By Oriana Schwindt
LOS ANGELES (Variety.com) - Those who still want their MTV are about to get their fill. On Aug. 1, the channel currently known as VH1 Classic will be rebranded as MTV Classic, and be pumped full of all the shows that built Music Television into a viewing destination for all the cool kids in your neighborhood.
The new-old network will make its debut with "MTV Hour One," a replay of the exact first hour of programming MTV aired, and then segue into a "Total Request Live" retrospective, followed by a best-of run of "MTV Unplugged."
The shows that will be making their reappearance on MTV Classic during the hours of 10 p.m. to 1 a.m. include "Daria," "Beavis and Butt-Head," "Aeon Flux," "Run's House," "Pimp My Ride," "Clone High," and just about every other show that still carries a cult following, with desperate pleas from fans to make the series available for streaming. ("Daria" is actually available to stream on Hulu.) Fridays during primetime will be devoted to music programming -- "Unplugged," "Storytellers," and live performances.
"From 'Beavis & Butt-Head' to 'Laguna Beach,' MTV's programming vault is a music and pop culture goldmine with universal resonance," MTV president Sean Atkins said in a statement.The launch date isn't random -- for those that don't recall, Aug. 1 was when MTV first blinked on 35 years ago.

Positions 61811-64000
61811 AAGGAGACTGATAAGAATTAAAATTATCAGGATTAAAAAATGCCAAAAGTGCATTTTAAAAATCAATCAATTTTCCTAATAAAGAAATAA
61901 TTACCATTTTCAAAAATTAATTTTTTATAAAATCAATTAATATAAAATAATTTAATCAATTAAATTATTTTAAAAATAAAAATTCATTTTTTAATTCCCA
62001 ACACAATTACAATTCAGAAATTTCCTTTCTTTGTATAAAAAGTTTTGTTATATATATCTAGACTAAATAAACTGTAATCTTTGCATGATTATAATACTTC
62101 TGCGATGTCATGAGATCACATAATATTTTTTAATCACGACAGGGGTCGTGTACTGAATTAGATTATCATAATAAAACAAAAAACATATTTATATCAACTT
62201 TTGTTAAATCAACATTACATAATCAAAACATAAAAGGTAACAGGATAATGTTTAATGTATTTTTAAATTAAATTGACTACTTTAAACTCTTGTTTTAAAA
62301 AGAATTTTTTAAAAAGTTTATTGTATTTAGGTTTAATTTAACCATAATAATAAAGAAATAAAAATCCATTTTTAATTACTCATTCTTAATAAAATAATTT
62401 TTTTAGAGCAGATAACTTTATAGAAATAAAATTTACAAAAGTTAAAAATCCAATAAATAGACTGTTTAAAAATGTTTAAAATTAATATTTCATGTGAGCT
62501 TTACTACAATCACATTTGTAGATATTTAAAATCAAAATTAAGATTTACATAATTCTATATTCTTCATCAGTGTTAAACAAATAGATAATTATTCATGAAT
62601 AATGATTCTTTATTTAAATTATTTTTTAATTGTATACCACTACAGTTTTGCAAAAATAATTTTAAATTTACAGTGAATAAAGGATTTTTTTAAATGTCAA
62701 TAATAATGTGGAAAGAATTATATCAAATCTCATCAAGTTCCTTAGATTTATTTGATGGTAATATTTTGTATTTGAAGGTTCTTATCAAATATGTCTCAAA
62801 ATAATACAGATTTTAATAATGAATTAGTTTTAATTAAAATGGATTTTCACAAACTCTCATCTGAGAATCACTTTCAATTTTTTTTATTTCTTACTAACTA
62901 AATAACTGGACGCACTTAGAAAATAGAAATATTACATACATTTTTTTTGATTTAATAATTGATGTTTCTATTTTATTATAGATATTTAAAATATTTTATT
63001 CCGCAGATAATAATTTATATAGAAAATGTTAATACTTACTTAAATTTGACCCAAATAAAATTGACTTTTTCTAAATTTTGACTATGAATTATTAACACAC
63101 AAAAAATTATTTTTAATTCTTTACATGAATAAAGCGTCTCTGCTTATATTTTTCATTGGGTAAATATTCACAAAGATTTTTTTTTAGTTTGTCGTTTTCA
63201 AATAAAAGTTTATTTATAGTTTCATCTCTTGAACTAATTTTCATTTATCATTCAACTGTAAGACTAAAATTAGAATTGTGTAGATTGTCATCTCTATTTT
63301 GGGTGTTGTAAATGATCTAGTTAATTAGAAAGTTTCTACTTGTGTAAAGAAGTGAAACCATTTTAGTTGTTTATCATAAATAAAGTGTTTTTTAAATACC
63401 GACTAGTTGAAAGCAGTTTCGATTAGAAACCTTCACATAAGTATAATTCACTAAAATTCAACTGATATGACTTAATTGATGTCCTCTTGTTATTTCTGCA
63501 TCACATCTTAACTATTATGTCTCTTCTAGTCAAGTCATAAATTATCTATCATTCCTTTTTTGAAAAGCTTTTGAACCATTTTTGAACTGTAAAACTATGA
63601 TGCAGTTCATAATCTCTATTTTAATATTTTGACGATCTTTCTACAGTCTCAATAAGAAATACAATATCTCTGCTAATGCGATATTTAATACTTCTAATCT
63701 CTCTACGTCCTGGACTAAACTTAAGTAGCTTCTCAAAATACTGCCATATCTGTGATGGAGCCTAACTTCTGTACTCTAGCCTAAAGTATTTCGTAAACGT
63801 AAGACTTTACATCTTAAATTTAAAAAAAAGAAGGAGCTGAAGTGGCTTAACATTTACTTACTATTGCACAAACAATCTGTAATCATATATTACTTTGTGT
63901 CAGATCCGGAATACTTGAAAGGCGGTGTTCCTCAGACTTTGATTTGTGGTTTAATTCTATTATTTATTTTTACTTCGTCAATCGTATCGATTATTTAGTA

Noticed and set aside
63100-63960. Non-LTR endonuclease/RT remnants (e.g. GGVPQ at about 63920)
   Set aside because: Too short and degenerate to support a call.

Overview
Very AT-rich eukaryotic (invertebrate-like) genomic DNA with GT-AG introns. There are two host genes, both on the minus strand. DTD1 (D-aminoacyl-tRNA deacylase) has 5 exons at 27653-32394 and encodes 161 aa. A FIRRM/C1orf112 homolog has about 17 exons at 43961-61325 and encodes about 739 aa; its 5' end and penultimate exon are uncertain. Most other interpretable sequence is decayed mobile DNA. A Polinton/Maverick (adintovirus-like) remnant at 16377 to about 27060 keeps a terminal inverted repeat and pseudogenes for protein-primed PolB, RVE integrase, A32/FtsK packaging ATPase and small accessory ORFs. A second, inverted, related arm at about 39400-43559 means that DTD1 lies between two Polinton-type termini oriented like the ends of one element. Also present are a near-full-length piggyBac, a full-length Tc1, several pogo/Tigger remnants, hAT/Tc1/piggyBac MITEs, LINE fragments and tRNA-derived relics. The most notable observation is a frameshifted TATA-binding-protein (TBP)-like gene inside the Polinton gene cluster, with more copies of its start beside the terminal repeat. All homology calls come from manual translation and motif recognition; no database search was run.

The rebranding mimics a strategy that has stood Turner's Adult Swim in good stead. Adult Swim, the Jekyll to Cartoon Network's Mr. Hyde, has been one of the few networks to not see the kind of audience erosion that other cable networks have experienced, particularly when it comes to those in the highly coveted 18-34 demographic. Adult Swim built itself into a destination for weird original programming by picking up and running defunct series with cult followings. Today its reruns of those series draw higher ratings than a good chunk of original cable series, and its originals like "Rick and Morty" eat other shows' lunches in the male 18-34 demographic so beloved by advertisers.
MTV and its fellow Viacom networks have been hit especially hard by the changing viewing habits of the younger demographics, resulting in what analyst firm MoffettNathanson predicted in June will be an eighth straight quarter of declines in U.S. ad sales when Viacom reports its earnings on Aug. 4. The birth of MTV Classic seems to indicate that to understand the future, sometimes you have to return to the past.